• You learn the language quicker when you’re forced to get over embarrassment, in order to communicate.  

Travelling alone for the first time forces you to adapt to situations far quicker than if you shared the experience with someone. And you’ll bring that skill with you on future trips. No matter who you spend it with!

4. Your first trip alone teaches you a lot about yourself.

You discover new things about yourself when you can’t rely on friends or family. New, wonderful qualities are revealed.

Whether navigating public transport like a pro, or learning to avoid the tourist scams (touch wood!). The experience leaves us far better equipped to deal with life’s curve balls.

Champs-Élysées - the street of rubies and diamonds.


My first solo trip taught me that I’m actually highly capable, and to trust myself and my instincts.

Most importantly, that negatives can be strengths. I used to get made to feel embarrassed at my loud, outgoing nature and talkativeness. But travelling alone for the first time taught me these things are actually a positive. It’s all about perception.

5. You discover your superpower!

Captain America better watch his six-pack although I probably do that enough for him because solo travel brings out that ‘thing’ which is uniquely you.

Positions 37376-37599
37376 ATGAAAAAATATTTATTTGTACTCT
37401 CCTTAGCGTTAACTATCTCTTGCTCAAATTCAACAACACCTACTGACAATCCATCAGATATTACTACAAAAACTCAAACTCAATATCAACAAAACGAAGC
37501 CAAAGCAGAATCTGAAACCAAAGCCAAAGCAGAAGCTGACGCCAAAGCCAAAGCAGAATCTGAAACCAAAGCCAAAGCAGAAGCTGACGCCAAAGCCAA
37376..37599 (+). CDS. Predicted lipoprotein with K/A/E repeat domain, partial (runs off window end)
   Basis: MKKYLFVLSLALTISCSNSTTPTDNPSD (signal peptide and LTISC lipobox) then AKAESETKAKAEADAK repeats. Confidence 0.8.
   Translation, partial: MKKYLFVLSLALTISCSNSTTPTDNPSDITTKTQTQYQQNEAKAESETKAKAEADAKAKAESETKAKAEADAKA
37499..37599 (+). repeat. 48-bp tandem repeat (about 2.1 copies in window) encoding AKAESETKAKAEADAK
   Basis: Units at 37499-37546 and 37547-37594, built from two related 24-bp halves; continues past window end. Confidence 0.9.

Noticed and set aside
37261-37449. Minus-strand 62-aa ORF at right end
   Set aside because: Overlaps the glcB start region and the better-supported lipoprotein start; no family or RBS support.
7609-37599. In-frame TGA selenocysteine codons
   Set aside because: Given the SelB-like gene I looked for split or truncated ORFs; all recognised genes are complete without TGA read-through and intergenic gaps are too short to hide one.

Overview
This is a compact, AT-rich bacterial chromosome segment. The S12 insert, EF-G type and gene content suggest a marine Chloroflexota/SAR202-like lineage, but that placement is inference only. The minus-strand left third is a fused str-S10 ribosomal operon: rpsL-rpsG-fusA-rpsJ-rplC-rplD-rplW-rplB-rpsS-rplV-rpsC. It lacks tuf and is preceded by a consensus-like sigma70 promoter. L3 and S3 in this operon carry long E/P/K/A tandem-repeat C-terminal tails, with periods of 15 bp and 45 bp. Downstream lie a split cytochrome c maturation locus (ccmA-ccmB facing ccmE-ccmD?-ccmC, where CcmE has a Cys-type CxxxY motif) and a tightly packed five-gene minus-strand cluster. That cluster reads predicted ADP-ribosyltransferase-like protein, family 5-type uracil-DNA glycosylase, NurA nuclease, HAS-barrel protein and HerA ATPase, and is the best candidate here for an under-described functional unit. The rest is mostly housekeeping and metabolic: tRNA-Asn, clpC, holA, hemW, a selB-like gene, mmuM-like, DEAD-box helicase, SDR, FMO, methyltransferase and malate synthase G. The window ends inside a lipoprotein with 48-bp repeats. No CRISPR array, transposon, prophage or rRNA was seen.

My superpower is making friends; throw me into any social situation and I’m bound to get on with someone. I once made friends with a Japanese guy on a 15-minute train ride in Tokyo! It happens.

Paragliding over the Austrian Alps - my first ever bucket list item.


You may discover a talent for always being able to find your way home without a map (of the Google variety or otherwise) to help you.

What I know for sure is that we all have something special within, and travelling alone helps us discover it.

6. Openness is EVERYTHING.

Travelling alone for the first time thrusts us into the new and unknown, there’s no doubt about that.

And the fringe benefit of solo travel to our world? Openness.

Solo travel demands we be open to new places and people, and completely different ways of life.

It helps fight stereotypes and break down borders, teaching not simply cultural tolerance, but cultural awareness.

First time eating snails in Paris - delicious!


And when we bring that openness back home with us and share it with others, and they travel, the cycle is repeated.

In short, solo travel makes us better people.

... And if you happen to just stumble onto one of the wonders of the world while you’re out there being a good human and your best self... so be it!

7. It reveals exactly what you LOVE about travel.